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McMurtrie History, Family Crest & Coats of Arms



The ancestors of the name McMurtrie are thought to have come from the ancient Scottish kingdom of Dalriada. McMurtrie was used to indicate someone who worked as a noted mariner or a sea captain.


Early Origins of the McMurtrie family


The surname McMurtrie was first found in on the isle of Bute, where they held a family seat from early times and their first records appeared on the early census rolls taken by the early Kings of Britain to determine the rate of taxation of their subjects.

Early History of the McMurtrie family


This web page shows only a small excerpt of our McMurtrie research.
Another 103 words (7 lines of text) are included under the topic Early McMurtrie History in all our PDF Extended History products and printed products wherever possible.

McMurtrie Spelling Variations


In the Middle Ages, the translation between Gaelic and English was not a highly developed process. Spelling was not yet standardized, and so, an enormous number of spelling variations appear in records of early Scottish names. McMurtrie has appeared as MacCurdy, MacKirdy, MacKirdie, MacCurdie, MacQuartie, MacBararthy, MacBerarthy, MacWerarthy, MacMurtrie, MacMutrie and many more.

Early Notables of the McMurtrie family (pre 1700)


More information is included under the topic Early McMurtrie Notables in all our PDF Extended History products and printed products wherever possible.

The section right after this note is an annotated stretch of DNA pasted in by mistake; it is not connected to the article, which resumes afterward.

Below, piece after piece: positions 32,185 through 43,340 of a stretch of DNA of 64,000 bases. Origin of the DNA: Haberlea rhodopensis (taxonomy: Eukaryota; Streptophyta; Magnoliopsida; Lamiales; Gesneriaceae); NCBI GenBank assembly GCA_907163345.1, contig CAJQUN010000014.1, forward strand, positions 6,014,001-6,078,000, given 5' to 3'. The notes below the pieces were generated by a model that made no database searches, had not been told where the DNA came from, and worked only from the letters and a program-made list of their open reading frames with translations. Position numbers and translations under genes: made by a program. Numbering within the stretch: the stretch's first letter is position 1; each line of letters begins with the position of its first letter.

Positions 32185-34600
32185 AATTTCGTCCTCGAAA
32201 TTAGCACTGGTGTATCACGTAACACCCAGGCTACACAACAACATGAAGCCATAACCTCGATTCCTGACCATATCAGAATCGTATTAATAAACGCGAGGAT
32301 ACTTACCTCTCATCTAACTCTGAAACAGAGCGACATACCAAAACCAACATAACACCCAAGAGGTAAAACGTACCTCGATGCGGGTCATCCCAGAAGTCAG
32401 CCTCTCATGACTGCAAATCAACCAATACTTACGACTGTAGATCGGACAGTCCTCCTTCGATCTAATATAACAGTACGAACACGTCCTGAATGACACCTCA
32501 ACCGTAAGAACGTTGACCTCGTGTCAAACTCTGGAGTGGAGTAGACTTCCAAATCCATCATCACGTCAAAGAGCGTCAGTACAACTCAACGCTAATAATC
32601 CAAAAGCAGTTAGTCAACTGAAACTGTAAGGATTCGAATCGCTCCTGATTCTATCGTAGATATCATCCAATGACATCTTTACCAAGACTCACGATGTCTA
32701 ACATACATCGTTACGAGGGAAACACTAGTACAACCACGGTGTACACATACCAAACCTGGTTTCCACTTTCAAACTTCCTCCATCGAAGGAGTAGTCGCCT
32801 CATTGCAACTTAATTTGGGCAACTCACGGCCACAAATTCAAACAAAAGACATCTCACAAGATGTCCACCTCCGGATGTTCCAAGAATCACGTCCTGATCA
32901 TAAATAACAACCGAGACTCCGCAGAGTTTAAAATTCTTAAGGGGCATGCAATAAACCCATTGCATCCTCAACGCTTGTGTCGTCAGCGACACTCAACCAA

Migration of the McMurtrie family to Ireland


Some of the McMurtrie family moved to Ireland, but this topic is not covered in this excerpt.
Another 94 words (7 lines of text) about their life in Ireland is included in all our PDF Extended History products and printed products wherever possible.

Migration of the McMurtrie family to the New World and Oceana


Many of the ancestors of Dalriadan families who arrived in North America still live in communities along the east coast of Canada and the United States. In the American War of Independence many of the original settlers traveled north to Canada as United Empire Loyalists. In the late 19th and early 20th centuries the ancestors of many Scots began recovering their collective national heritage through Clan societies, highland games, and other patriotic events. Research into the origins of individual families in North America revealed records of the immigration of a number of people bearing the name McMurtrie or a variant listed above:

McMurtrie Settlers in United States in the 19th Century

  • Archibald, James, Samuel, Thomas, and William McMurtrie all, who arrived in Philadelphia between 1800 and 1870

McMurtrie Settlers in United States in the 20th Century

  • Jaime McMurtrie, aged 25, who emigrated to the United States from Ayrshire, in 1903
  • James L. McMurtrie, aged 22, who landed in America from Locherbie, in 1906
  • Elizabeth McMurtrie, who emigrated to America, in 1906
  • David McMurtrie, aged 22, who settled in America from Glasgow, Scotland, in 1909
  • Jeff McMurtrie, aged 27, who settled in America from Orange, Australia, in 1909
  • ... (More are available in all our PDF Extended History products and printed products wherever possible.)

McMurtrie Settlers in Canada in the 19th Century

  • James Stinson McMurtrie, who landed in Canada in 1834